The La Cruz Fish Mercado Del Mar
Every beach town has a fish market, and some have several fresh fish shops, bringing to you the fresh catches of the day. We are lucky to live on the Banderas Bay. The Banderas Bay is the largest natural Bay in Mexico, among the 10th largest worldwide, and one of the deepest bays in the world reaching depths of over 3,000 feet. Extending across 68 kilometers (42 miles) of the Pacific Coast, the bay begins in the south at Puerto Vallarta, flows northwest into the Riviera Nayarit at Bucerias, La Cruz de Huanacaxtle and Punta de Mita, continues north beyond Sayulita and through Lo de Marcos where it joins Bahia Jaltemba Bay. The trade of fishing has supported the local fishermen and their families since the beginning of the pueblos.
When buying fish, what is better than being able to go a fish market, like the La Cruz Marina Fish Market, and purchase a freshly caught fish, shrimp, lobsters, oysters or other ocean favorites? It really doesn’t get fresher than that, unless you are out fishing yourself!
Although the summer time means less tourists and part time residents, the La Cruz Marina Fish Market is a place that always has customers. The fishermen are there every day of the week selling their fresh catch. Not all of the bays are full right now. There were 4 of the bays open last Sunday. Many local restaurants come to purchase their fresh catch of the day. Every time I go, I learn a little bit more about purchasing fish from one of the locals.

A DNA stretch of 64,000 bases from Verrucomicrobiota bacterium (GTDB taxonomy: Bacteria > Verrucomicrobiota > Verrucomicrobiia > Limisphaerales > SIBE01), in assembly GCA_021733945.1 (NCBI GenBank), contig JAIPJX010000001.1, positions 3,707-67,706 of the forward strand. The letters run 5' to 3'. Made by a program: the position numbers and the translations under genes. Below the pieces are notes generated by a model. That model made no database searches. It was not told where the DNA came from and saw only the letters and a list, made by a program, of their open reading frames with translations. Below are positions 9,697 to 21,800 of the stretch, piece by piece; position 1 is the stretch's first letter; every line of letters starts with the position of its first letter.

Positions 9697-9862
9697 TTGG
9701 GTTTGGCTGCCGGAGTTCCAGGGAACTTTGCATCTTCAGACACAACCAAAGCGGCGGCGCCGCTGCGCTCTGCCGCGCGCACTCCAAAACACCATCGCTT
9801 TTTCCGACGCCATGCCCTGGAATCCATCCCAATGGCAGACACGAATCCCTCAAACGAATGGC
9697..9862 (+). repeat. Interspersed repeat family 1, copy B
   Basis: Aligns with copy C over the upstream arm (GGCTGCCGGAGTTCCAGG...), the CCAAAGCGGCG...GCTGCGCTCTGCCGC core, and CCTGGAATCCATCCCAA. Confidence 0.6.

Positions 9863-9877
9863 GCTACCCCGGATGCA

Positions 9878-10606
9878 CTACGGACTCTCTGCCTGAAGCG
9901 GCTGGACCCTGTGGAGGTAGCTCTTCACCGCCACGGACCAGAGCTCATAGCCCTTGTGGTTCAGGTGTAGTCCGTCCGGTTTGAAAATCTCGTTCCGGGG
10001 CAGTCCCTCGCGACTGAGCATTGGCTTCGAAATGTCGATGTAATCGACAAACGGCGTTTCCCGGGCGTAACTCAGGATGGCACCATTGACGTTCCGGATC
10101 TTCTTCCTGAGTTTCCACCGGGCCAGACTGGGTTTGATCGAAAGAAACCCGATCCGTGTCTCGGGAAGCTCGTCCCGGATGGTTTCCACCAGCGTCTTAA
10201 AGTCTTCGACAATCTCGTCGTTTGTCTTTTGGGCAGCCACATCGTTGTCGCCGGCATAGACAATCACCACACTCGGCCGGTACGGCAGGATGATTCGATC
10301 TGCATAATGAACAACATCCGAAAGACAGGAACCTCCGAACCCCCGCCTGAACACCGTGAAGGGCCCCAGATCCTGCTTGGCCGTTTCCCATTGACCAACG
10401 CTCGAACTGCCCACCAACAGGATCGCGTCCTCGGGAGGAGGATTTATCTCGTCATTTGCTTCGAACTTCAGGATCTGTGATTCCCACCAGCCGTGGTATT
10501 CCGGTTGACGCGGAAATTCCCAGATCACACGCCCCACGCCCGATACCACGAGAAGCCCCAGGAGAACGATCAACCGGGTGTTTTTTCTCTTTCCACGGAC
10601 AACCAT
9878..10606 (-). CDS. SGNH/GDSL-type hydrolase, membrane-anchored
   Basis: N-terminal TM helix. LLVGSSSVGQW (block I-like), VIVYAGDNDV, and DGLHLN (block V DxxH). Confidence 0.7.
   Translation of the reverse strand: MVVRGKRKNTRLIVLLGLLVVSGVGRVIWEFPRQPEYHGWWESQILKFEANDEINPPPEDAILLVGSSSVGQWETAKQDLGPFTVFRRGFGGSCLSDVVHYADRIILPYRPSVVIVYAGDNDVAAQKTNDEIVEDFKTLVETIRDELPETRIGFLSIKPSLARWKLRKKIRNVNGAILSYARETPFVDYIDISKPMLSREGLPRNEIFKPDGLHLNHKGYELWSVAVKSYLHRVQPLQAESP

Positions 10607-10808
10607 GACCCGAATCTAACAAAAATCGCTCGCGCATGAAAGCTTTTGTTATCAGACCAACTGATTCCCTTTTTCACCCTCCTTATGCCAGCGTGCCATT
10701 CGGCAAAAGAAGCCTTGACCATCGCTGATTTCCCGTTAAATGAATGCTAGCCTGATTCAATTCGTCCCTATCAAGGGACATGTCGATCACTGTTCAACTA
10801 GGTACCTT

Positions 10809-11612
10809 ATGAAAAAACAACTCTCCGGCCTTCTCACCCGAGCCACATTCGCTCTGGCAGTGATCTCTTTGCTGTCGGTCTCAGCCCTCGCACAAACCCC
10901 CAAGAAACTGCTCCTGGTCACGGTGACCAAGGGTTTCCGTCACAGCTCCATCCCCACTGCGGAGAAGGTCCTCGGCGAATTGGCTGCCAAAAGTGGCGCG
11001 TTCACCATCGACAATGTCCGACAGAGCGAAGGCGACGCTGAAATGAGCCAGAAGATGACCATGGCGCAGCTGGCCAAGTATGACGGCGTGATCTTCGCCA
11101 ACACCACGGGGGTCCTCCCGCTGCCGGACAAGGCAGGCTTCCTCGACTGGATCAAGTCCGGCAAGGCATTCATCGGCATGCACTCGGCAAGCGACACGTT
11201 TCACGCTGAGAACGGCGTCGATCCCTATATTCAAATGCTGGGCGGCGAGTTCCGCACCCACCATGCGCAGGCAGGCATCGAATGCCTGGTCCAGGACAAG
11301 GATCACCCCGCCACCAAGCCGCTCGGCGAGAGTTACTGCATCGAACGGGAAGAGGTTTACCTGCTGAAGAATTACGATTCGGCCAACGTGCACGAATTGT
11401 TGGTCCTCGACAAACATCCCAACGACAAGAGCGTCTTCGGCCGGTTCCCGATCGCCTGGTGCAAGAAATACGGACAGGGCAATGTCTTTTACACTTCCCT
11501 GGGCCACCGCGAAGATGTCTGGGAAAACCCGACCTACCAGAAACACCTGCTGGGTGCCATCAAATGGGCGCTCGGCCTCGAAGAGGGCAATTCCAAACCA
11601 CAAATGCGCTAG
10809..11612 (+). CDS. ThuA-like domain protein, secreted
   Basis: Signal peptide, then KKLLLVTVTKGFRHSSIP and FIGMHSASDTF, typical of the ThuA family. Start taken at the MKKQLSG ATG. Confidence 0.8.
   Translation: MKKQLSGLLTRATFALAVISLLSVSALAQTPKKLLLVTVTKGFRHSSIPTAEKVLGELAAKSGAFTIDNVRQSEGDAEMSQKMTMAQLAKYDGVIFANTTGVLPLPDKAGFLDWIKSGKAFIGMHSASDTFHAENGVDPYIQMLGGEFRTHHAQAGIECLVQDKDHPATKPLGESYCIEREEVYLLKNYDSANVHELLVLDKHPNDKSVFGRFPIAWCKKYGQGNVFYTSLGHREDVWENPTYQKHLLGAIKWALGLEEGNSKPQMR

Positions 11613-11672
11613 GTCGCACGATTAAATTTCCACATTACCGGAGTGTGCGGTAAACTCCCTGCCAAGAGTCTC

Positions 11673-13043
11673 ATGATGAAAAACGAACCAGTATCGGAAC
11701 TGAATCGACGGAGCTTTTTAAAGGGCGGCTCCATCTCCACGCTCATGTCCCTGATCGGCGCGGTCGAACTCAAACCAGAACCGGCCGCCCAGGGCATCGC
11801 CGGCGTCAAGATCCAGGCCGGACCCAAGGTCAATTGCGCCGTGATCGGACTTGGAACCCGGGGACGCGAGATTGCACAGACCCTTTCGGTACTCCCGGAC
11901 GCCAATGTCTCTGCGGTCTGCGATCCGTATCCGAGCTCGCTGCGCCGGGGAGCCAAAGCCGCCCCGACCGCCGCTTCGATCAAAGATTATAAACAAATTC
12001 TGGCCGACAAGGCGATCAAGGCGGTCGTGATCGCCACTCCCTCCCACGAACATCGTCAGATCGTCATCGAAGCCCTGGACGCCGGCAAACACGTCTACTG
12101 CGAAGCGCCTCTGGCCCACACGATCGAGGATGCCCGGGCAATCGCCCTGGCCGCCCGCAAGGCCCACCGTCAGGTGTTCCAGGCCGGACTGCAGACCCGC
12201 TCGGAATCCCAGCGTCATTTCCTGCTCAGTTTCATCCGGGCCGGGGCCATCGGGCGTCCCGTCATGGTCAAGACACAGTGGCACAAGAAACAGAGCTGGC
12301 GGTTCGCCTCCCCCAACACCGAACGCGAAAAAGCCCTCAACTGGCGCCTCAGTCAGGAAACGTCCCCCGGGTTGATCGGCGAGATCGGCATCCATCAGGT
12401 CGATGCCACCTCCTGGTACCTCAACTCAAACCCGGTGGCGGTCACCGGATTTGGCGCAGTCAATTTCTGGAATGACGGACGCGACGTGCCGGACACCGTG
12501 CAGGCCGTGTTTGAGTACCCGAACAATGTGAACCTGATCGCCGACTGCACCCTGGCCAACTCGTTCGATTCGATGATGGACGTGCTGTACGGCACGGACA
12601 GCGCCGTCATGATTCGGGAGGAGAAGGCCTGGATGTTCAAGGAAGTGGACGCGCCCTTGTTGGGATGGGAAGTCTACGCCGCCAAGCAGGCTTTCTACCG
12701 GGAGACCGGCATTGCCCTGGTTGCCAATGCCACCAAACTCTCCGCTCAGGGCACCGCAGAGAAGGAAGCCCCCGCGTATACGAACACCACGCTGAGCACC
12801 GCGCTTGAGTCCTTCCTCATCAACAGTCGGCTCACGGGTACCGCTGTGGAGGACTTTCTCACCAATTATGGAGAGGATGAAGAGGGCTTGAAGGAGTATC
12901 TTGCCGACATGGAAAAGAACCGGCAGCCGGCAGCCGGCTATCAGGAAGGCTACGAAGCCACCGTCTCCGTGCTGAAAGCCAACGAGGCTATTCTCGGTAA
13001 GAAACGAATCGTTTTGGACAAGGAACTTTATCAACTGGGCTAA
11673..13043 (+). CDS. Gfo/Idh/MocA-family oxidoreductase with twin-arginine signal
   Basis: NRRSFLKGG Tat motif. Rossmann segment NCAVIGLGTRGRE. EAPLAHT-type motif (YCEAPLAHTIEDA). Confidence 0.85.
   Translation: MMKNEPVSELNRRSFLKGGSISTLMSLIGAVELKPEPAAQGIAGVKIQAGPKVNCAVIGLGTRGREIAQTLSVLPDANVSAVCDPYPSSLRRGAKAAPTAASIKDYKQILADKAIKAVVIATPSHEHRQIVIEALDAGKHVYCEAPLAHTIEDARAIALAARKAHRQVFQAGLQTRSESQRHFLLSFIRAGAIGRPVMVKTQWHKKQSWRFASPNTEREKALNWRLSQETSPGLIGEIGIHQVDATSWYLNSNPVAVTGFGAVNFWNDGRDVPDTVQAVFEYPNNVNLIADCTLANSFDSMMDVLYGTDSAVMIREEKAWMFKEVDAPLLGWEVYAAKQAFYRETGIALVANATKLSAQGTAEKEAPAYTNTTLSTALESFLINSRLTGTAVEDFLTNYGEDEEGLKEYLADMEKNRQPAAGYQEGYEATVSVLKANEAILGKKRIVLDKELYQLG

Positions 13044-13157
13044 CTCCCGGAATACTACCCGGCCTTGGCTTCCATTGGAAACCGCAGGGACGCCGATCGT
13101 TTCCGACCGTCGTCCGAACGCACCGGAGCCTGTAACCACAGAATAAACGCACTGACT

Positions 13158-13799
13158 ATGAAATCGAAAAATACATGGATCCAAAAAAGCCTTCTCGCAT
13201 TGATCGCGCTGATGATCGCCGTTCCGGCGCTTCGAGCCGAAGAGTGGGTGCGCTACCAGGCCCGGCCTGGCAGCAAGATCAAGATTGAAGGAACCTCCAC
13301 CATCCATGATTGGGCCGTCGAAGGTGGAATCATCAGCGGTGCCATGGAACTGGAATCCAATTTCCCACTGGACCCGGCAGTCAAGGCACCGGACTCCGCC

It can be overwhelming with the many different types of fish at the market, and they don’t always have the same kind of fish. It depends on what is “running” that day, and their luck I suppose!
I went to the La Cruz Marina Fish Market to purchase some Tuna, but no one had any. They all told me “tomorrow”, which really means, “When we catch some!”
The fishermen don’t speak English very well. It’s good to know a few words of Spanish that will get you by. Take a Spanish dictionary with you if you need to. If you want to fry, bake, grill, or poach, or make ceviche, these fish mongers know what fish cooks the best way. Sometimes you can get lucky and meet a fellow shopper that is bilingual. Most folks here are quite nice, and do not mind helping with translation when needed.
Asking what kind of fish it is helps as well Que es esto? (what is it?)
Also, do you want a whole fish, or a filet? Purchasing a whole fish is not as expensive as having them filet one for you. I prefer them to filet the fish for me. They expertly cut the fish, and clean the small bones and cut out the blood line, which is the deep red strip inside. This can make your fish taste “fishy”. I have also read that leaving your fish directly on ice will suck the flavor out of your fish into the ice as the ice melts, so proper wrapping is important. These guys will also devein and peel your shrimp! You can also ask for the trimmings to make your own fish stock for delicious soups.
I was having friends over for supper and wanted to have a little variety. I chose a Pargo, and also some Mahi Mahi. The Pargo was a big guy, whole, and is much like a Red Snapper. Since I love Red Snapper, I thought I would give it a try. (The large fish (Pargo) on the end in photo to the left)
The Mahi-Mahi was already filleted. A local man standing next to me with his young daughter suggested me to choose the more “red” looking piece as it would have more flavor, than a totally white filet. Both were delicious, and we all enjoyed flavorful and spicy pan fried fish that Sunday evening.